Mastiffs, like all breeds, have specific health issues that need to be considered when purchasing a puppy or when breeding them. Reputable breeders will health test their dogs to ensure they are not passing on genetic conditions. Breeders and owners both want healthy, happy dogs with great longevity.
We recommend that before breeding a dog the following tests be completed on both the sire and the dam. Additionally if you are buying a puppy please be sure that these tests have been completed on the parents. While different breeders have varying levels of testing, the best breeders test for everything possible. Why not rule out a problem if the technology exists?
Most health testing information is tracked through www.offa.org. You can look up a dog by their name or their AKC number. Please make sure that you can verify the testing, sometimes backyard breeders and puppy mills will tell you their dogs are tested, however ask to see the proof. If you can’t find the sire and dam on OFFA then ask the breeder to see a copy of the testing certificates for each test.
It is also important to remember that “vet checked” really means nothing when it comes to the genetics of a puppy. All that means is a vet looked at the puppy and it wasn’t obviously malnourished or had a visible illness. While I’m not saying it is a good idea to have a puppy vet checked before it goes to it’s new home, it is NOT a replacement for proper health testing.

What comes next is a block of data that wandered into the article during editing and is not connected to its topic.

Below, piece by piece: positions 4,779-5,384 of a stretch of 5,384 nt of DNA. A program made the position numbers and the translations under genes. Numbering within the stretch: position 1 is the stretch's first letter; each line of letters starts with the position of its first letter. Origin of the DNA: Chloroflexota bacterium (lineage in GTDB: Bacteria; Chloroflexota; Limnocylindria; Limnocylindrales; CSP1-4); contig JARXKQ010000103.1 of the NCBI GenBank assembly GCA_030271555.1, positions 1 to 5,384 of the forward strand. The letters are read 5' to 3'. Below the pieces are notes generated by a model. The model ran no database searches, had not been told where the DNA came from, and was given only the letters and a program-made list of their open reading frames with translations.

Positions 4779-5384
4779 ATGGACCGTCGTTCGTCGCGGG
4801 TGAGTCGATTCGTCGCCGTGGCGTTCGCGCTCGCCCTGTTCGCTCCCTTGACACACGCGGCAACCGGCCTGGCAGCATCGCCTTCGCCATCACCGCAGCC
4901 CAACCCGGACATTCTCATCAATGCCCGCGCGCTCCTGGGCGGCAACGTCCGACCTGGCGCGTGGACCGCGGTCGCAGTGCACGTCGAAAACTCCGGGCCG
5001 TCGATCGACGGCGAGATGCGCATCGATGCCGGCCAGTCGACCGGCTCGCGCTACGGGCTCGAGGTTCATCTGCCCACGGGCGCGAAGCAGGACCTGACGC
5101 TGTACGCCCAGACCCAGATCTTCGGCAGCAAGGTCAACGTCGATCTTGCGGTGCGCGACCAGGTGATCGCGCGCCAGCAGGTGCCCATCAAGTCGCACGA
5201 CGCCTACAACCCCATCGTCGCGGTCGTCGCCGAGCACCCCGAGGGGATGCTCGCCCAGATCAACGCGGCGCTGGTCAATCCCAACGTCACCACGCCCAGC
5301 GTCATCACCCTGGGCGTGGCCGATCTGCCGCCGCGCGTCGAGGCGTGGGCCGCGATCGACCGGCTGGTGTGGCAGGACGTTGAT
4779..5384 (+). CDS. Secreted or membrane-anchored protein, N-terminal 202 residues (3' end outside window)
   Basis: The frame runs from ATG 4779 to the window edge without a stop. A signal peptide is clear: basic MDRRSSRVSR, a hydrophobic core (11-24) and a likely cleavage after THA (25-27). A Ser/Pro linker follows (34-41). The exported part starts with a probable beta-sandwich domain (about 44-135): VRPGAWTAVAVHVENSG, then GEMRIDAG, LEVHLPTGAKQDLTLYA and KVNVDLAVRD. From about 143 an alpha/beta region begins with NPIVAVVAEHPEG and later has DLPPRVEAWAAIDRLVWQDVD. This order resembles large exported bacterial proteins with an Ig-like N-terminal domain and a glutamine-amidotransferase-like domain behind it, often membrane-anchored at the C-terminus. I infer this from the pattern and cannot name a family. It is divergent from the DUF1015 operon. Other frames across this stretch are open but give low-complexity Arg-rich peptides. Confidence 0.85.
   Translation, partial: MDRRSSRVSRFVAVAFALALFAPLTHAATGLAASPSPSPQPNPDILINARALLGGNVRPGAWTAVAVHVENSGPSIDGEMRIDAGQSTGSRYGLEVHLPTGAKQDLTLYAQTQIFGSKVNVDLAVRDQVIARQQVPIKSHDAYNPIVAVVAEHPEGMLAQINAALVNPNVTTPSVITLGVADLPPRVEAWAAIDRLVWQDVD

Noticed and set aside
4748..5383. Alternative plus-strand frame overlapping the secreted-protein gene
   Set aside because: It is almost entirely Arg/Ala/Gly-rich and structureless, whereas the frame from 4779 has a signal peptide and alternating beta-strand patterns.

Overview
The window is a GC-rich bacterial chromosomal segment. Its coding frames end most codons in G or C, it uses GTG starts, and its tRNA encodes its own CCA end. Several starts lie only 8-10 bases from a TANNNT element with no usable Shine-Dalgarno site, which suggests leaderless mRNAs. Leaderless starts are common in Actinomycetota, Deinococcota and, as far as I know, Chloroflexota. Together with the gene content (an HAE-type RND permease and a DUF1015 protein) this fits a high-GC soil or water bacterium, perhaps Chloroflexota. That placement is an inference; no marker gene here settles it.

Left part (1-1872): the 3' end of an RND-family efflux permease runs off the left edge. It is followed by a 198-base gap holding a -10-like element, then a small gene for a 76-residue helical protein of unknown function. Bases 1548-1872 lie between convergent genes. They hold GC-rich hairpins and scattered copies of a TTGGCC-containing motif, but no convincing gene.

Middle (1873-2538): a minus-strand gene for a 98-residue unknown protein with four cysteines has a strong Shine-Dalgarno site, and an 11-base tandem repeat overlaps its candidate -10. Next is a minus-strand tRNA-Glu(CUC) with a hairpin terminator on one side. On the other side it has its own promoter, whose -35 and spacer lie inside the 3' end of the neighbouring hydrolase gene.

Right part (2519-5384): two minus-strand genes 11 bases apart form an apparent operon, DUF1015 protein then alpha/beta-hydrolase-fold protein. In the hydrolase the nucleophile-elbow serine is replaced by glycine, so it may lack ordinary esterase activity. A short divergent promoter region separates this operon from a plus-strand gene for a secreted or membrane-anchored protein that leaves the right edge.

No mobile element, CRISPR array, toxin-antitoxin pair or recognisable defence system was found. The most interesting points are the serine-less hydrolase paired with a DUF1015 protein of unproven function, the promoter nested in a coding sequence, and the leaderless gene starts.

Here is a brief overview of each condition we recommend testing for.
Genetic Canine Health Issues
Hip Dysplasia is an especially important test in the Mastiff breed due their size. Dysplasia can vary from mild to completely debilitating and in severe cases require that your dog be euthanized, even if it's still a puppy. In other words it does not just affect older dogs. A reputable breeder will never breed or stud a dog that does not pass this exam with either a Fair, Good, or Excellent rating. (http://www.offa.org/hd_info.html)
Elbow dysplasia is a general term used to identify an inherited polygenic disease in the elbow of dogs. This can cause lameness in the dog. There is no way to know when a dog that is affected will become lame as environment can also be a factor, meaning over-exercising, weight gain, etc. Again, due to a Mastiffs size this test is extremely important. Reputable breeders test! Ask to see those test results before you buy a pup. (http://www.offa.org/ed_types.html)